Troubles abound at special Las Vegas caucus

By Cristina Silva

Associated Press

Published: Saturday, Feb. 4 2012 11:45 p.m. MST

After the ballots were turned in, about hundred voters stayed and watched as Gibbs counted and added up the results. Many of them were Paul supporters, and they cheered each time his name was called indicating that he had won a vote.

A separate vote for religious voters is largely unheard of, but that's likely because many states provide alternative ballots for voters who can't make it on the official Election Day. For example, South Carolina also held its presidential nominating contest last month on a Saturday, but the state-run primary election allowed for absentee voting.

In Nevada, the caucuses are organized and overseen by party officials, not the government. Saturday morning was the only opportunity most Republicans had to cast ballots. Democrats in Nevada held their caucuses Jan. 21.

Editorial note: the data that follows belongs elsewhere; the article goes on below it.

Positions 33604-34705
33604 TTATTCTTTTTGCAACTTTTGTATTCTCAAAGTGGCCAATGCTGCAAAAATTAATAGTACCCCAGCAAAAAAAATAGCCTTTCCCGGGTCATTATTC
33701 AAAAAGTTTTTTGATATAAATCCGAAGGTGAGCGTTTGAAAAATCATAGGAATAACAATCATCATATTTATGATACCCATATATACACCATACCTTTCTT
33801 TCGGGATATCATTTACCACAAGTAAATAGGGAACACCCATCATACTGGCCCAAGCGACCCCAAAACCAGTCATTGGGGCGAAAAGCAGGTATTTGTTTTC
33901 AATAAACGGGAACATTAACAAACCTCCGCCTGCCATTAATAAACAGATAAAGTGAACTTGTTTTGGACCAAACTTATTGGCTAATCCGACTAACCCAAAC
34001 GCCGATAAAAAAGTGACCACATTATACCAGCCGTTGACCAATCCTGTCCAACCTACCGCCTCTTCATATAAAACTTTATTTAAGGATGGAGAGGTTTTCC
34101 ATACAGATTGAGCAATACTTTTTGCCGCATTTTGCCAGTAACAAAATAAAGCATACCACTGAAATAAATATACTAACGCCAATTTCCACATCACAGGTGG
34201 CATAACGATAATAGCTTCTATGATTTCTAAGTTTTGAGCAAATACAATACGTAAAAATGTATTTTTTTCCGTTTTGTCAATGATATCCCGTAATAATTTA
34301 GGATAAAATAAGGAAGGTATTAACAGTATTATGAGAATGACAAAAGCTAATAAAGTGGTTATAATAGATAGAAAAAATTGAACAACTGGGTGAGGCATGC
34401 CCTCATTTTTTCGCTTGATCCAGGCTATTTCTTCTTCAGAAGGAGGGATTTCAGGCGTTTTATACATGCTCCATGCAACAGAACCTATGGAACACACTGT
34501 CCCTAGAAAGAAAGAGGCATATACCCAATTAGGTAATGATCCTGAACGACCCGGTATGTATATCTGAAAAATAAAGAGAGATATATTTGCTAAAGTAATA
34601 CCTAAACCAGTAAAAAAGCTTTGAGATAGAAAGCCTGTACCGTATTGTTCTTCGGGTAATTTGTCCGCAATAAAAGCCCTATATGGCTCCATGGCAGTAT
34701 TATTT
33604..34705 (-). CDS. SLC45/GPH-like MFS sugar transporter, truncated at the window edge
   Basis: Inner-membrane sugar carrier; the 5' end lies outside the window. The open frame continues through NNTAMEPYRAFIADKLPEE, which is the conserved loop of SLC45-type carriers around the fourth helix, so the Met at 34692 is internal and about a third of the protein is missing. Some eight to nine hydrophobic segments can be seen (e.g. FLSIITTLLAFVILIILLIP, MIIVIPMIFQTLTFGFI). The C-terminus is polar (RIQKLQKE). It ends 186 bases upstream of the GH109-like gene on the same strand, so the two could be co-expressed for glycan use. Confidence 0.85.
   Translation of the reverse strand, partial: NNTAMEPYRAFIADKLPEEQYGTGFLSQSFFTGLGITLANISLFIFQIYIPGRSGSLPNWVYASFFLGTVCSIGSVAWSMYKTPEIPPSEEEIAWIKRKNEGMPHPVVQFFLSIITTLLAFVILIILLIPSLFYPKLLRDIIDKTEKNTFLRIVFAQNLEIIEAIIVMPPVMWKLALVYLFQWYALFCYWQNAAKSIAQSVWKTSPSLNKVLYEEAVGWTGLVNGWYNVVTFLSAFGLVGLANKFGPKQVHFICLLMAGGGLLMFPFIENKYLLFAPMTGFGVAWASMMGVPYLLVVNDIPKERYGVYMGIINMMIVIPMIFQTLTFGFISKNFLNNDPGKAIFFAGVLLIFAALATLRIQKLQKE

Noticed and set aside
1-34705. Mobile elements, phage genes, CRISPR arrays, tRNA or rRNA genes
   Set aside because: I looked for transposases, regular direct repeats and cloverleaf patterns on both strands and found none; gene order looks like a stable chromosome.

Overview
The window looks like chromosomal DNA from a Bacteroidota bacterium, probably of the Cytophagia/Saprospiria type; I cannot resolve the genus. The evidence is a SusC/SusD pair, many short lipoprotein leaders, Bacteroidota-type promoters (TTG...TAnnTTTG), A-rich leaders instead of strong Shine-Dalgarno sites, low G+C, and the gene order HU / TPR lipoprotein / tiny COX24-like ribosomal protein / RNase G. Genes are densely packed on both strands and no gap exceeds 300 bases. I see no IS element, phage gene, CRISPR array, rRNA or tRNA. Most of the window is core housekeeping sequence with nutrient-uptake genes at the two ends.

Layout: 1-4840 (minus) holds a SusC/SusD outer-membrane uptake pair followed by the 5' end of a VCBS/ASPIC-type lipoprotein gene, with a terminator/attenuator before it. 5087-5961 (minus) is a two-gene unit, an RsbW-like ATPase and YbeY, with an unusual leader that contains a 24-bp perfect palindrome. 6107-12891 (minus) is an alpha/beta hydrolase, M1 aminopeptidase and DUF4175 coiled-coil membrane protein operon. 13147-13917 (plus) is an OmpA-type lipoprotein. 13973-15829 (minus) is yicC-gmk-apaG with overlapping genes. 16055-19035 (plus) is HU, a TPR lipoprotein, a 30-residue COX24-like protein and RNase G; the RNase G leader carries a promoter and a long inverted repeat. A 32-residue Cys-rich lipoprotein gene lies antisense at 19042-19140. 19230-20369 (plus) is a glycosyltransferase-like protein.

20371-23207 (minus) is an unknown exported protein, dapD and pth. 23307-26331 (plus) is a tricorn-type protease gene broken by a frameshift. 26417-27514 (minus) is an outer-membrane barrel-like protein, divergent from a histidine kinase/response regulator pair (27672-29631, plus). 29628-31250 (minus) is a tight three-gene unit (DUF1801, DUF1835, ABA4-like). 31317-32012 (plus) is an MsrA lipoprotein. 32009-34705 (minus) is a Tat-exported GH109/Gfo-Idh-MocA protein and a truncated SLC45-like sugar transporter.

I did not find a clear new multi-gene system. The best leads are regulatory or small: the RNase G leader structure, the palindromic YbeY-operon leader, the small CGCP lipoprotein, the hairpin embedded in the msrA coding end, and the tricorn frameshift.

There are roughly 74,000 Nevadans who identify as Jewish, or 2.8 percent of the state, according to 2010 Census data. It's unclear how many of those people identify as Republican or observe the Sabbath.

The caucus served somewhat as a welcome party to Jewish voters ahead of the November general election. In recent months, Republicans have stressed that Jewish voters are unhappy with President Barack Obama's stance on Israel and the Middle East, and the GOP is eager to use that dissonance to attract new voters to their ticket.

Jewish voters, long considered a safe Democratic voting bloc, are increasingly leaning Republican, according to an analysis released this week by the Pew Forum on Religion and Public Life. It found that Jewish voters favored Democrats by a 36-point margin in 2011, compared with a 52-point margin in 2008.

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